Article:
Does mother's smoking influence girls' smoking more than boys' smoking? A 20-year review of the literature using a sex- and gender-based analysis.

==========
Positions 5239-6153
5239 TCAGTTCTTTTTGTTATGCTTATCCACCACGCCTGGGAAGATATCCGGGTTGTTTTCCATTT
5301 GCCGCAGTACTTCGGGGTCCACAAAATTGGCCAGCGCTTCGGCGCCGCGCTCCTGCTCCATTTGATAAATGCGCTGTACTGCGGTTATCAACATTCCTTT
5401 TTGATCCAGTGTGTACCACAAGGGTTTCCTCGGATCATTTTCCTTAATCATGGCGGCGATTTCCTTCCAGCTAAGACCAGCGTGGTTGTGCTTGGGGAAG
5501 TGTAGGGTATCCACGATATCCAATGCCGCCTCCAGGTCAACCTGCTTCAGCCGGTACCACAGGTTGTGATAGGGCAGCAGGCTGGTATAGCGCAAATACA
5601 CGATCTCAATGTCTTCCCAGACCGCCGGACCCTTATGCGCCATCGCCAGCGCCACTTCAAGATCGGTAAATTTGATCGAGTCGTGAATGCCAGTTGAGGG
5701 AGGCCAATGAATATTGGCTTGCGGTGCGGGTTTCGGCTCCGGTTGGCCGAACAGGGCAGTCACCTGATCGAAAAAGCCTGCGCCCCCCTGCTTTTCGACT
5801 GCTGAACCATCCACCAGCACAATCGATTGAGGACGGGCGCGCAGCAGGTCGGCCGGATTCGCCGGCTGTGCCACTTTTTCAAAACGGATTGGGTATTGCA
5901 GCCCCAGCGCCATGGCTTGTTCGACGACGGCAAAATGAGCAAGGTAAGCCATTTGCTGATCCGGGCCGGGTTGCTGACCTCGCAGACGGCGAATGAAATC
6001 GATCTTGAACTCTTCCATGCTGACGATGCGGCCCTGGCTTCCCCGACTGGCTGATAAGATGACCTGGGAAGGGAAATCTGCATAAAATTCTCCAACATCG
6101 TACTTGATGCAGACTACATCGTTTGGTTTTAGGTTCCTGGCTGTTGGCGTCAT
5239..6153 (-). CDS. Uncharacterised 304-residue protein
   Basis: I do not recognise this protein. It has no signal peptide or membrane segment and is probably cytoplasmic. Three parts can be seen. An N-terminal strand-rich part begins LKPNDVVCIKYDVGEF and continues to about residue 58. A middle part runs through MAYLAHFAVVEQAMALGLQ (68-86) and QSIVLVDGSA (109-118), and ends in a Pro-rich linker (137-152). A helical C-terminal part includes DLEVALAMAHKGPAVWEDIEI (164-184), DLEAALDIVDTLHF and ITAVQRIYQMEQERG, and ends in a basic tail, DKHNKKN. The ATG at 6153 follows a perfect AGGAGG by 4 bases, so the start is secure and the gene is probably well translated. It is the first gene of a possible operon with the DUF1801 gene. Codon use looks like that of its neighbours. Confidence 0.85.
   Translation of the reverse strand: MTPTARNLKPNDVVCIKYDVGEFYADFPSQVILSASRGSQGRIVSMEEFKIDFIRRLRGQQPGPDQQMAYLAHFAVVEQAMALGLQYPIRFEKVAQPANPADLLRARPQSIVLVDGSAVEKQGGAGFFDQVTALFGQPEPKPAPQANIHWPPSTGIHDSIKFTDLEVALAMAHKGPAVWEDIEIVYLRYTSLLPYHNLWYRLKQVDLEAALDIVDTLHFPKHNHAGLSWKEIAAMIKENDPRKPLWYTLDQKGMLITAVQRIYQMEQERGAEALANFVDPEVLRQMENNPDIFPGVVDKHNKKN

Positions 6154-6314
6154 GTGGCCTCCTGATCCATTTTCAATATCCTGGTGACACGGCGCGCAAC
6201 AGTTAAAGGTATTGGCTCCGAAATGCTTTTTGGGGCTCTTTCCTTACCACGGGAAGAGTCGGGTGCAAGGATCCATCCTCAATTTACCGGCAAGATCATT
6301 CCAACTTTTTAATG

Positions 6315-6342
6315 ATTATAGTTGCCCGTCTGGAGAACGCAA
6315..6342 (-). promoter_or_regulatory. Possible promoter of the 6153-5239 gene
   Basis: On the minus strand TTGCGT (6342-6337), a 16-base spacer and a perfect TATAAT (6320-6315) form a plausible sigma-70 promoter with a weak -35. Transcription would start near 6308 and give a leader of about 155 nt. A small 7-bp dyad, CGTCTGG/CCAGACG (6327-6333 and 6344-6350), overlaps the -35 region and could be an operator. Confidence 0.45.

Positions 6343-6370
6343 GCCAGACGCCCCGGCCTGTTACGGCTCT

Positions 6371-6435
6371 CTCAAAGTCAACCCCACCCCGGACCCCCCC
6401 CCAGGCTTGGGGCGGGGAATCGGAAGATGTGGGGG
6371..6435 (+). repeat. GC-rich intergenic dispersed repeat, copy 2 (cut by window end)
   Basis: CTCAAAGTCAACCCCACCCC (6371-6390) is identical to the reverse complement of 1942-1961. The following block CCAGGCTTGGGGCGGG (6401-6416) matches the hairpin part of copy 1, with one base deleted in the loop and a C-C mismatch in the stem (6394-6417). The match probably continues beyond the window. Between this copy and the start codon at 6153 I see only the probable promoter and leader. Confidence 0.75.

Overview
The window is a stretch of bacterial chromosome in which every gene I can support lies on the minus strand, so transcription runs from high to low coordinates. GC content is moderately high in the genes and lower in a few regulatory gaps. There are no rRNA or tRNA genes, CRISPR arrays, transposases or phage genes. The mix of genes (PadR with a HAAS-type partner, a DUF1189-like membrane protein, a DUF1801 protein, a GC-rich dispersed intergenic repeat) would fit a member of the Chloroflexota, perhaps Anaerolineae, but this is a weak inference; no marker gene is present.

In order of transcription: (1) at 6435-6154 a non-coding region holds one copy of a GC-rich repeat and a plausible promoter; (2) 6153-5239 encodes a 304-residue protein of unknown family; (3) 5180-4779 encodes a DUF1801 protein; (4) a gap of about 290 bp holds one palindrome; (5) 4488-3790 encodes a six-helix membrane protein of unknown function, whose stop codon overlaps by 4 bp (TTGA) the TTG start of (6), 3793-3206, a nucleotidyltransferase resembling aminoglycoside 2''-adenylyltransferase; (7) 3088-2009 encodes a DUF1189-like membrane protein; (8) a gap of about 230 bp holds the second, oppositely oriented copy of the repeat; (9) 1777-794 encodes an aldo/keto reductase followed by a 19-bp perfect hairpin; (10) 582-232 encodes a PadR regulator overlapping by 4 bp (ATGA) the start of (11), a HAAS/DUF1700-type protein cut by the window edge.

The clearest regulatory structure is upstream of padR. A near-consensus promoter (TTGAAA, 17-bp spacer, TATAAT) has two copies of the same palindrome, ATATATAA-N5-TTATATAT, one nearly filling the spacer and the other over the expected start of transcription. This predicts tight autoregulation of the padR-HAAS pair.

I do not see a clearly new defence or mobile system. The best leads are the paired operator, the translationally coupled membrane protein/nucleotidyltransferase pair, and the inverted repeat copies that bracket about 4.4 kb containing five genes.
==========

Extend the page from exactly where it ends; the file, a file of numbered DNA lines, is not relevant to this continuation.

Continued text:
We conducted surveys on cigarette smoking among junior and senior high school students in Jiangxi province, China and throughout Japan using the same anonymous, self-administered questionnaire in order to compare correlates of adolescent smoking between the two areas. Cross-sectional surveys were used to measure smoking behavior and correlates in two samples of 57,566 Japanese students and 11,836 Jiangxi students. The correlate on smoking with the highest relative risk was friend's smoking in both sexes in each area. The magnitude of the relative risk was bigger for Japanese students. The relative risk of the variable that a student doesn't think cigarette smoking harms his/her health was higher among Jiangxi students than among Japanese students. Mother's smoking and sister's smoking were significantly related to smoking experiment of Japanese students. In Japan, important measures are to support students getting coping techniques against peer pressure and to elevate concern toward adolescent smoking among family members and society. In Jiangxi, the anti-smoking education to teach students to correctly recognize the harm of smoking to their health is more important.